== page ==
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  • 04:54
    bpazo opened #34609
  • 04:31
    JoshuaKGoldberg synchronize #29374
  • 04:21
    typescript-bot synchronize #34359
  • 04:09
    JoshuaKGoldberg synchronize #29374
  • 03:56
    graph edited #34608
  • 03:42
    JoshuaKGoldberg synchronize #29374
  • 03:39
    graph edited #34608
  • 03:38
    graph opened #34608
  • 03:25
    JoshuaKGoldberg synchronize #29374
  • 02:58
    JoshuaKGoldberg synchronize #29374
  • 02:36
    JoshuaKGoldberg edited #29374
  • 02:31
    JoshuaKGoldberg synchronize #33363
  • 01:17
    aweary edited #34606
  • 01:04
    ahejlsberg milestoned #34607
  • 01:04
    ahejlsberg review_requested #34607
  • 01:03
    ahejlsberg labeled #33490
  • 01:03
    ahejlsberg opened #34607
  • 01:02

    ahejlsberg on fix33490

    Fix type inference regression Add regression tests Accept new baselines (compare)

  • 00:37
    aweary opened #34606
  • Oct 20 22:22
    pauldraper opened #34605
Gareth Jones
@G-Rath
interface Mx {
  v: string;
}

const promiseTuple = async <T1, T2>(t1: T1, t2: Promise<T2>): Promise<[T1, T2]> =>
  [t1, await t2];

const doThings = async (): Promise<Array<[string, Mx[]]>> => Promise.all([
  promiseTuple('hello', Promise.resolve([{ v: 'sunshine' }])),
  promiseTuple('world', await [{ v: 'peace' }])
]);

doThings().then(r => r.forEach(console.log));
pretty sure that's a bug :grimacing:
AnyhowStep
@AnyhowStep
I'm pretty sure it's not
Gareth Jones
@G-Rath
whys that?
they have the same output
AnyhowStep
@AnyhowStep
(await x) does not give you an expression of type Promise<typeof x>, I'm sure
It's just syntactic sugar
Gareth Jones
@G-Rath
Yeah, that's what I'm questioning
why doesn't it give you an expression of that type? b/c as you say, it's syntactic sugar, so it does give that expression in Node (iirc)
AnyhowStep
@AnyhowStep
If it did return a promise, this would work,
function returnPromise () : Promise<number> {
  return (await 1);
}
Gareth Jones
@G-Rath
which it does
once you add the missing async keyword
AnyhowStep
@AnyhowStep
image.png
Exactly. The async part is the problem here
Gareth Jones
@G-Rath
oh ffs
no wait what
async is in my code
for a second I thought it was I'd just missed async, but nope: async is there
so your example doesn't really relate to mine, as far as I can tell
AnyhowStep
@AnyhowStep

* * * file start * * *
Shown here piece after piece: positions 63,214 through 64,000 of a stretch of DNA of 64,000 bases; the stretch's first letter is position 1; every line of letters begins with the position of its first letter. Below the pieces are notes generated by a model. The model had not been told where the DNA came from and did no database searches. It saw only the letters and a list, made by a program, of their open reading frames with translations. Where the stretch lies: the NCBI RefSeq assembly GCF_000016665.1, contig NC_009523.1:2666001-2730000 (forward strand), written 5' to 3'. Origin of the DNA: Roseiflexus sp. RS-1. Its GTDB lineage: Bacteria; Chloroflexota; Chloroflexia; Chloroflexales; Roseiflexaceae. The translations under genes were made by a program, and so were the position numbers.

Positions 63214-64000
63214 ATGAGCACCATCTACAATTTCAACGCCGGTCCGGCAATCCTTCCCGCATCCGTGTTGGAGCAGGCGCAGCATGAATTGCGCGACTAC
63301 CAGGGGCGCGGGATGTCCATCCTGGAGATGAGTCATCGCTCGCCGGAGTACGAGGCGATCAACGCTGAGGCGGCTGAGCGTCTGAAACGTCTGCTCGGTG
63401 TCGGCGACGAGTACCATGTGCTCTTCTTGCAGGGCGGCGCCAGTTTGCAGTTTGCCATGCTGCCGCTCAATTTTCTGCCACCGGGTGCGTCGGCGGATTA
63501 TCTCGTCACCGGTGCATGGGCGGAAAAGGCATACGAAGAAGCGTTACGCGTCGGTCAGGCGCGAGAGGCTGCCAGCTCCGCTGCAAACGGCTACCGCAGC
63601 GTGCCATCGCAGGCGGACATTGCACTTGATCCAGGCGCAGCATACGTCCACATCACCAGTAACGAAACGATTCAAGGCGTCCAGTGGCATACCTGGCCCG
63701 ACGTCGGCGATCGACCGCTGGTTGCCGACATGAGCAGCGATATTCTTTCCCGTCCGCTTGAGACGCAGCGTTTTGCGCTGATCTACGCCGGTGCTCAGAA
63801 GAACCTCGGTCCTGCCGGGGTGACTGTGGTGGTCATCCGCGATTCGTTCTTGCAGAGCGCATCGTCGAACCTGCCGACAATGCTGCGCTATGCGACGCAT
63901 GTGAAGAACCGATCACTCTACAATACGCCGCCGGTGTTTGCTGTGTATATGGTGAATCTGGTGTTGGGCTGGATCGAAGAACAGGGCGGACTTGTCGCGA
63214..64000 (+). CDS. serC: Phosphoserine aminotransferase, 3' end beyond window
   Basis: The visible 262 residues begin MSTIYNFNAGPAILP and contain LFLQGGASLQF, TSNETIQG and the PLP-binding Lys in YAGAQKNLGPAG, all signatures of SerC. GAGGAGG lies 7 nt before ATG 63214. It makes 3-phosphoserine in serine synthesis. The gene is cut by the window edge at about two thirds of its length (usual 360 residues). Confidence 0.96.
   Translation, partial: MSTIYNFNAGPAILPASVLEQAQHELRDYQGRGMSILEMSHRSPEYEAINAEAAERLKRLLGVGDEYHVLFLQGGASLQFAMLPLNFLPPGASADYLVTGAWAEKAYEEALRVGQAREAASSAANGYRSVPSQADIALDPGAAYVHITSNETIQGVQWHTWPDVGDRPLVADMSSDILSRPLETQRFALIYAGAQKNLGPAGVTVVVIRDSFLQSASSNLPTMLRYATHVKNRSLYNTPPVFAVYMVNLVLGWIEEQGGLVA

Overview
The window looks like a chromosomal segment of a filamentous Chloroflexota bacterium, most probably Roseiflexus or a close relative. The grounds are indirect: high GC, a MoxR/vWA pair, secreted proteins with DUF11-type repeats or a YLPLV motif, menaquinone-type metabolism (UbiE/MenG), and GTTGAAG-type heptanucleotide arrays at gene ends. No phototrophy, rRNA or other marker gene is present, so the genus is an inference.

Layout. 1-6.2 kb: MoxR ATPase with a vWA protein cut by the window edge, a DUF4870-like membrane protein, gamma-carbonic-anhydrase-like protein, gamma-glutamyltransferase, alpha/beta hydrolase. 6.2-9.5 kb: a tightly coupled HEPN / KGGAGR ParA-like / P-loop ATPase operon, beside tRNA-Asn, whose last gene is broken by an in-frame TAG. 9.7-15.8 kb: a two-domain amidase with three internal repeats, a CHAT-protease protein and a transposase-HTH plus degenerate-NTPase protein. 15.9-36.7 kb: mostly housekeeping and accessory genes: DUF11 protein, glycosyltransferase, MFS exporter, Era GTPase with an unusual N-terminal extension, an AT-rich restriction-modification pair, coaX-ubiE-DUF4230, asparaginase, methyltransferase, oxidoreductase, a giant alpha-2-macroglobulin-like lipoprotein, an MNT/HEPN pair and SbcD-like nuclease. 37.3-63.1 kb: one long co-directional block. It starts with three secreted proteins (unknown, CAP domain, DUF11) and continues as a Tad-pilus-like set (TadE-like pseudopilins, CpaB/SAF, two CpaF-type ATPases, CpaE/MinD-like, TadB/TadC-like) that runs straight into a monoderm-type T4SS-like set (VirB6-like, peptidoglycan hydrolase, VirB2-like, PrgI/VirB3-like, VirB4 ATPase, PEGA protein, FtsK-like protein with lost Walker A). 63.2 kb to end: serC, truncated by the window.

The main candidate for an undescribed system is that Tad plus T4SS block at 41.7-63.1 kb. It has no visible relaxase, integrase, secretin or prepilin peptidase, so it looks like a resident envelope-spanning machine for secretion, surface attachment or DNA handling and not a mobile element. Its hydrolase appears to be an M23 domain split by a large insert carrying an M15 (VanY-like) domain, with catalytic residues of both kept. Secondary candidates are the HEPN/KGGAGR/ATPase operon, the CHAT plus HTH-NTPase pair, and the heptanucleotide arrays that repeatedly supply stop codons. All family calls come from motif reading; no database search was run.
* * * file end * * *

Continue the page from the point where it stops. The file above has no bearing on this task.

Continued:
function takesNumberOnly (x : number) {
  console.log(x+1);
}
async function returnPromise ()  {
  const x = await 1;
  takesNumberOnly(x);
  takesNumberOnly(await 1);
}
If (await 1) is an expression of type Promise<number>
Then the second call to takesNumberOnly would not work
Gareth Jones
@G-Rath
Yeah I see. and you're right; this is turning how I figured it would
it's contextual, but too complex to type like that
AnyhowStep
@AnyhowStep
It's sytactic sugar for,
function returnPromise2 ()  {
  Promise.resolve(1)
    .then((x) => {
      takesNumberOnly(x);
      Promise.resolve(1)
        .then((y) => {
          takesNumberOnly(y);
        });
    });
}
Gareth Jones
@G-Rath
yeah yeah
AnyhowStep
@AnyhowStep
gdi gitter highlighting
Gareth Jones
@G-Rath
you need to add ts
im actually slightly disppointed in myself for not putting that together XD
but cheers for the sanity check
AnyhowStep
@AnyhowStep
Sometimes, adding ts doesn't make it any better =x
No problem <3
Gareth Jones
@G-Rath
yeah I know
but so yeah: it's b/c of the await in the inner fn
also ugh ffs my whole fn is redundant XD which is annoying b/c I thought that originally :joy:
AnyhowStep
@AnyhowStep
I didn't even notice till you said it =x
I need to up my code review skillz
Bruce Pascoe
@fatcerberus
(await 1) is expression of type number
It auto-wraps 1 in a promise and then unwraps it
You basically just waited an extra tick for a value you already had :P
AnyhowStep
@AnyhowStep
Kick him down some more :soccer:
Derya Aydede
@Derya
is async/await actually just syntactic sugar?
i was under the impression that it actually is not the exact same as the non-async equivalent

Without await, promises in for loops would be a hassle, especially if each iteration depends on the previous iteration (so no Promise.all())
I think you have to actually use a recursive function for the loop if you can't use await.

Memory is rusty and I'm too lazy to try it out

Derya Aydede
@Derya
yeah you'd have to make some nightmarish construct
thank you based async/await
Bruce Pascoe
@fatcerberus
It’s syntactic sugar as far as the behavior goes, but it being syntax makes it a lot easier to write certain constructs, like AnyhowStep says
The main advantage is you can use the value of a promise at expression-level
Whereas with .then() it’s just one step above callback hell